How to Host a Beijing Thanksgiving

I decided to host(做东) my first Thanksgiving ever in Beijing this year. My hutong house in Beijing has a fairly big kitchen with three ovens(炉子) and a big dining room table Beijing apartments are rarely spacious and equipped with nice kitchens so I decided my place was the most appropriate to hold Thanksgiving 2014. Most foreigners eat out because restaurants are cheap and most Chinese people do not bake so finding a good oven is tricky. Before I lived there, it was a failed bakery start-up with industrial sized ovens. We had everything we needed to make it work.

a fairly big kitchen

The Beijing Technicalities of Turkey Day

The two biggest obstacles that we faced in planning our Chinese Thanksgiving were finding ingredients(配料) and transporting them. Now in America, these problems would not exist because everyone drives and grocery stores are stocked with all the ingredients you need. If only it was that simple. There are foreign grocery stores (Jenny Lou’s, April Gourmet, Chez Gerald) all around Beijing where you can buy the turkey(火鸡), ham, cranberry sauce, cream of mushroom, and other foreign ingredients. These places are about the size of a pharmacy store. They have a lot of familiar products but not a huge selection. Imported products(进口的东西) are also comparatively really expensive in China. Vegetables(蔬菜), on the other hand, are extremely cheap. We only spent about 60 dollars on all of the vegetables for more than forty servings.


After getting the ingredients, the hardest part was getting everything to my house. A foreigner who has both a car and a driver’s license(驾照) is a rarity. Beijing’s public transportation is really convenient and most people take subways, buses, taxis, or ride their bikes. There are also a lot of narrow alleys called hutongs that cars can not go through. I happen to live in one of these places where cars cannot easily drive through. It is about a 4-5 minute walk to the main roads. You cannot easily transport(运输) ingredients for a 30-person Thanksgiving dinner with any of those things cheaply or efficiently which is where the “Ghetto Blaster” comes in.

san lun che

Enter my friend John King and Elmer Chen. In the spring of 2014, two of my very good friends purchased a (三轮车) for about 1000 RMB (160 dollars)。The Chinese word 三轮车 does not translate well into English but it is a three wheeled electric machine of some sort. You see them all over the city doing various things from one person taxis to delivering goods. This particular sanlunche can hold about 6-7 people and transport all sorts of things. After a colorful and interesting summer riding around the city, the Ghetto Blaster has sustained some damages(损害). It was an absolute necessity in getting all the food, chairs, and tables to my house through several trips.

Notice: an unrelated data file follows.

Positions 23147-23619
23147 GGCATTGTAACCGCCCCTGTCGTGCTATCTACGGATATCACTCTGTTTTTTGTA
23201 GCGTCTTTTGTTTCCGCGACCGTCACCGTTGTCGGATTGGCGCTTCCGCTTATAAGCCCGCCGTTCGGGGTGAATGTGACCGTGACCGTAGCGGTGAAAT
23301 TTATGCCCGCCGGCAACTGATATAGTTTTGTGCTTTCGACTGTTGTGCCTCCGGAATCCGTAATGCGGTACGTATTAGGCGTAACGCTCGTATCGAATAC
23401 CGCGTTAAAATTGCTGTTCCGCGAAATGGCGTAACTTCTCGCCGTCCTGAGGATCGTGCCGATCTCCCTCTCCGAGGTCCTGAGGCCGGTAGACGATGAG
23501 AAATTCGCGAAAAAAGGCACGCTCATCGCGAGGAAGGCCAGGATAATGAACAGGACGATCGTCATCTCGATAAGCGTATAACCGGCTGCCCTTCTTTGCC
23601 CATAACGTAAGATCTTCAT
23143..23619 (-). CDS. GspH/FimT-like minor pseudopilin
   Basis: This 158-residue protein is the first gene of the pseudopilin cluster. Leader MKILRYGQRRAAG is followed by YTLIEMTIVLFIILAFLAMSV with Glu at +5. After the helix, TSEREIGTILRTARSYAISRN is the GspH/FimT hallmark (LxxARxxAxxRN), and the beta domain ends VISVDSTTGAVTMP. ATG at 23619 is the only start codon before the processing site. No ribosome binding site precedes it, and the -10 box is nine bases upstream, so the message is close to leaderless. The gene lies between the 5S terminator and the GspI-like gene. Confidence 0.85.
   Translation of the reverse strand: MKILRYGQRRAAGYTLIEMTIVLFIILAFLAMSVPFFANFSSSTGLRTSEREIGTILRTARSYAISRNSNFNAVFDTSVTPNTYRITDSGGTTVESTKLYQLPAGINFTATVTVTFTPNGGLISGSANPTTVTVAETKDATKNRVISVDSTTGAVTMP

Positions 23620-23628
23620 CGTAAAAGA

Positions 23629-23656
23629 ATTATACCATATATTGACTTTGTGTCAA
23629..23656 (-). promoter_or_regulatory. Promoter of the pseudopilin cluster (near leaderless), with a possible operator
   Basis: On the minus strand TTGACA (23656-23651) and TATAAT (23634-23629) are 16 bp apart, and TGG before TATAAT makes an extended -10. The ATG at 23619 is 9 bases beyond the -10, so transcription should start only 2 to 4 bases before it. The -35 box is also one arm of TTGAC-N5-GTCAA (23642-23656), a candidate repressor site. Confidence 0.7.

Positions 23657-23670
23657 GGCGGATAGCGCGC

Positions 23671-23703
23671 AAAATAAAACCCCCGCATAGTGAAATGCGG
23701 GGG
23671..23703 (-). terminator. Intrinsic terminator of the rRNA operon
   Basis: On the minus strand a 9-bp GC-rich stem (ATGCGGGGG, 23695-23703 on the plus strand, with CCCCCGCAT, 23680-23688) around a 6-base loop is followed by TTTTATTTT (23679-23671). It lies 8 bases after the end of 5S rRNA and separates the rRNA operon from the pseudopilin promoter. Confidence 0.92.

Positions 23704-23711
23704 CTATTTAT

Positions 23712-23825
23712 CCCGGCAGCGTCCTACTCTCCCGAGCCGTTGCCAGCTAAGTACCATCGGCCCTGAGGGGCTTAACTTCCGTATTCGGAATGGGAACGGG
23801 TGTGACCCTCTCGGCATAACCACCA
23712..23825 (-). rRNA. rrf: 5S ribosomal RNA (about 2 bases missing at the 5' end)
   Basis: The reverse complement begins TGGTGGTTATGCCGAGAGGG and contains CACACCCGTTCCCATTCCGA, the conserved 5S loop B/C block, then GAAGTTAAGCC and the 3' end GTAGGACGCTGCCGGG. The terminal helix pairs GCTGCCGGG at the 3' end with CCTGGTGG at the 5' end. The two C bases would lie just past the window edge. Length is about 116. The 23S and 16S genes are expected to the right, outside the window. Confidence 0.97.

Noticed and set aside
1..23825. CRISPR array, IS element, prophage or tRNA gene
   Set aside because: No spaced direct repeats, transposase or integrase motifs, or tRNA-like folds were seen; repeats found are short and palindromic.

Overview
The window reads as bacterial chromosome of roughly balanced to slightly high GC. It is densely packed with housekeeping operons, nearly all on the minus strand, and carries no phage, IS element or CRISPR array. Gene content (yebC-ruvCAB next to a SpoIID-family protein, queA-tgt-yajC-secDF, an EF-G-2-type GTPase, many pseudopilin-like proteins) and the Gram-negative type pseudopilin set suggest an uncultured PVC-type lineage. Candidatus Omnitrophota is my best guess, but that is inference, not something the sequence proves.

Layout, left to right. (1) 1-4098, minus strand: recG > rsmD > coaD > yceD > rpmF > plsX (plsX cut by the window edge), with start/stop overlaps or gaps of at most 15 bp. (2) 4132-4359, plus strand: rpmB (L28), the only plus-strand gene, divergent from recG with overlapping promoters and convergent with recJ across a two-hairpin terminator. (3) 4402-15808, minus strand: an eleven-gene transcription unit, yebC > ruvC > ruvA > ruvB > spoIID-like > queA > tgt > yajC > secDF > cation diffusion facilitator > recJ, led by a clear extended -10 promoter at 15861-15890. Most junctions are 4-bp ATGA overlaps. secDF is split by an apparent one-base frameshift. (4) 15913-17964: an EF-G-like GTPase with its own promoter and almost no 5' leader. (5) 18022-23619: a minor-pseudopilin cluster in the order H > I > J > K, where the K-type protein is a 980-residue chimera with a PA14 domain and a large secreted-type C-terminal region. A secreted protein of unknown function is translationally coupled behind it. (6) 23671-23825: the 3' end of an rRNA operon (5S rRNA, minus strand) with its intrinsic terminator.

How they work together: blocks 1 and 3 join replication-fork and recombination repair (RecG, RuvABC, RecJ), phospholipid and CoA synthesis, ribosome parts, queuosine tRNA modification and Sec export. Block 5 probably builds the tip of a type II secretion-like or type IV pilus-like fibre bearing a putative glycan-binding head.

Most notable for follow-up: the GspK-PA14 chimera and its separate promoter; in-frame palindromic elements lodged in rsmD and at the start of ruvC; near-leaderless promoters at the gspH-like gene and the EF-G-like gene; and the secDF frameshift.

san lun che

Thanksgiving Day 2014

My friends John, Bruce, and Sam started at 11:00 am after a lot of vegetables had been prepared the day before. We worked really well as a team and finished everything at around 5:00pm. We all listened to music and chatted(聊天) while doing specific tasks assigned to us by the Chefmaster himself John King. The food turned out amazing and we will all really satisfied(满意) with ourselves. If I learned anything from this experience, it is that preparing Thanksgiving takes a lot of work, maintenance, and preparation(准备).


Everyone showed up at our house around 7:30 and we started eating around 8:00pm. The beauty of a Beijing thanksgiving is that we get to the celebrate Thanksgiving with people who have never celebrated Thanksgiving before or people who had never celebrated it abroad. Our Thanksgiving dinner had people from all over the world from Europe, China, Australia, and New Zealand. Many of our friends were surprised by how big a deal Thanksgiving was for Americans and they were excited to celebrate our “foreign festival.”

Thanksgiving Day 2014

About an hour into the dinner, we raised our glasses to give thanks. In the Thanksgiving tradition, we went around the room and made everyone say what they were thankful(感恩) for.

Thanksgiving Day 2014

What was Everyone Thankful for?

The common thread in our Thanksgiving toasts was friendship(友谊). We were all grateful for the friendships that we had made abroad. We were grateful that even though we were thousands of miles of way from home, we could spend time with our Beijing family. Holidays abroad without your family can be tough. Luckily, expat communities tend to be close because we all share the same experience of living abroad. We were grateful to spend this holiday with the people who make our lives in Beijing exciting(兴奋), fulfilling(过瘾), interesting, and worthwhile. There will come a day where we will all be in different places across the globe but I know that we will look back on the times that we have spent together fondly. We are grateful for this period in our lives with these people.

Happy Thanksgiving 2014!

Kristen Carusos is from Atlanta, Georgia in the United States. She graduated from Kennesaw State University with a major in International Affairs and a minor in French. She studied abroad in China for the first time in Shanghai in 2010 and again in 2011 at Beijing Language and Culture University. She graduated and moved to Beijing in 2012 and has been studying Chinese since then. She works in the Marketing Department at the Sinology Institute.